BANK LIQUIDITY RULES MAY BOOST DEMAND FOR USTS AND GNMAS.
FitchRatings-London-09 October 2014: Limits on high loan-to-value (LTV) and loan-to-income (LTI) lending proposed by the Central Bank of Ireland would in the long term reduce credit risk in the Irish residential mortgage market through more prudent lending Fitch Ratings says.
The central bank's study showing significantly higher default rates for loans with high LTV and LTI is in line with our findings. Both ratios are major factors in our analysis of Irish RMBS and covered bonds.
The central bank's consultation paper published 7 October proposes limiting how much banks can lend to individuals with LTVs above 80% and LTIs above 3.5 to 15% and 20% of new lending respectively and limiting buy-to-let lending with LTV greater than 70% to 10% of new lending.
We believe LTV at origination is a key driver of a borrower's willingness to repay mortgages and is positively correlated with foreclosure frequency. LTI affects borrowers' ability to pay another key driver of foreclosure frequency.
Restraining high LTV and LTI lending should reduce mortgage foreclosure frequencies over time as outlined in our rating criteria for Irish RMBS and covered bonds.
LTV and LTI (or debt-to-income DTI) are not the only drivers of defaults. We use DTI to account for borrower debt and interest rate stresses.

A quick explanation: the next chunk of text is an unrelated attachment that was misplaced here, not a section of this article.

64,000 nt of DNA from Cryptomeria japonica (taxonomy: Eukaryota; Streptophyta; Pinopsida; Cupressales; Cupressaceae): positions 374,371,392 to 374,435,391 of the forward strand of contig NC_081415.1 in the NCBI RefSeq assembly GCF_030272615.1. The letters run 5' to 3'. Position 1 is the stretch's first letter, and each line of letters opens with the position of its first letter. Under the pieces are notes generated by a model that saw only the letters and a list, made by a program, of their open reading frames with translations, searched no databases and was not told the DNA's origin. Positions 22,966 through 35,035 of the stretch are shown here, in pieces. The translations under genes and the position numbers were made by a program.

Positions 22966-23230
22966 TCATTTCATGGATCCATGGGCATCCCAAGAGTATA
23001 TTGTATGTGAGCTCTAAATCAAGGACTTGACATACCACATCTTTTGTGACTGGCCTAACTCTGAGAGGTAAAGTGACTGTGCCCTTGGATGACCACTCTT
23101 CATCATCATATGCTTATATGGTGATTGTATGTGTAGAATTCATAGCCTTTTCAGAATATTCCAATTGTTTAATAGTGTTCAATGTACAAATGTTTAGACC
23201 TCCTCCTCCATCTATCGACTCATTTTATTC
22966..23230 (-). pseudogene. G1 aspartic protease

We also stress the foreclosure frequency of mortgages with less standard characteristics and adjust assumptions for lenders with riskier underwriting practices. The introduction of a credit register in 2016 will provide lenders with a comprehensive assessment of the borrower's ability to pay.
Our criteria increase the probability of default for higher-LTV loans. In our base case 'Bsf' rating scenario for a standard loan we assume a 6.1% foreclosure frequency for loans with an origination LTV of 75%-80% and a DTI of 30%-40%. Increasing the origination LTV to 80%-85% while leaving DTI unchanged raises the foreclosure frequency assumption to 7.2%. Raising the LTI to 40%-50% further increases the foreclosure frequency assumption to 7.8%.
A regression analysis on about 54000 loans with a mix of vintages shows that for LTVs above 80% the foreclosure frequency increase associated with higher LTVs becomes greater when DTIs are higher too.
A LTI cap could therefore be important for the Irish market where there has been a sharp decline in the proportion of new mortgage loans with LTVs of over 90% since 2010 but an increase in 80%-90% lending.
The central bank says 44% of new lending by volume for primary dwelling purchase in 2013 was at LTVs above 80% and 23% at LTIs greater than 3.5x.
Lending volumes are around 10% of pre-crisis volumes but mortgage approvals have increased in 2014 on 2013 and the rise in prices in Dublin may be a factor in the higher proportion of lending at 80%-90% LTVs.
Lending volumes could fall in the short term while borrowers adjust to the limits especially first-time buyers who are most likely to borrow at higher LTV and LTI ratios.
High LTV lending is more risky when property prices are above sustainable levels. In some jurisdictions including the US and UK we have introduced a Sustainable Home Price model into our analysis to take account of prices growing faster than fundamental econometric factors would suggest